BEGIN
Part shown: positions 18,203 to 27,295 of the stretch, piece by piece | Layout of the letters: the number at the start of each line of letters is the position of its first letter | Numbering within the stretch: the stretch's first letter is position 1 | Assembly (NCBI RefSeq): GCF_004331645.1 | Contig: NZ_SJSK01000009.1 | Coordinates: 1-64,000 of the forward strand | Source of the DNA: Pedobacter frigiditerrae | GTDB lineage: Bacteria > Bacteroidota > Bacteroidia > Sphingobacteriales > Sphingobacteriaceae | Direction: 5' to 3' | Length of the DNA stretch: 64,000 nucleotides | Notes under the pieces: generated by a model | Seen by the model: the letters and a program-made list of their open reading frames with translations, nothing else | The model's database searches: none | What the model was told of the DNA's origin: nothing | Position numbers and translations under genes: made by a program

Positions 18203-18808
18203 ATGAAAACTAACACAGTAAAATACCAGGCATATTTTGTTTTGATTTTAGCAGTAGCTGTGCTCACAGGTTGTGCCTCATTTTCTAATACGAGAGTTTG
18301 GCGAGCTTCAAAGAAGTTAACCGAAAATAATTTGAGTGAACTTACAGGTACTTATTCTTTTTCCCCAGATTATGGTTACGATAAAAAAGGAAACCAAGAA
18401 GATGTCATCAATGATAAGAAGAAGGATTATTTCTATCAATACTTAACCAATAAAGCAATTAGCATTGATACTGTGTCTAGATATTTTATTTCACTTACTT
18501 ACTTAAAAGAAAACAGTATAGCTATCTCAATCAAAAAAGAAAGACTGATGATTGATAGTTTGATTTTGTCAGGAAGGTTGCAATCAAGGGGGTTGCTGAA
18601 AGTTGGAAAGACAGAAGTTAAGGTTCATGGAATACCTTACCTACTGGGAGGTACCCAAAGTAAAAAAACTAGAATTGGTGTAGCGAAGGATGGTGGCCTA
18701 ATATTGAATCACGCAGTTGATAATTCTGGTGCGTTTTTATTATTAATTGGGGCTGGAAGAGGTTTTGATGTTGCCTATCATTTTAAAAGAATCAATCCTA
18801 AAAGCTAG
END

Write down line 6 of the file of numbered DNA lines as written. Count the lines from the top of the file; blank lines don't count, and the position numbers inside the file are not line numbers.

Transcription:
18501 ACTTAAAAGAAAACAGTATAGCTATCTCAATCAAAAAAGAAAGACTGATGATTGATAGTTTGATTTTGTCAGGAAGGTTGCAATCAAGGGGGTTGCTGAA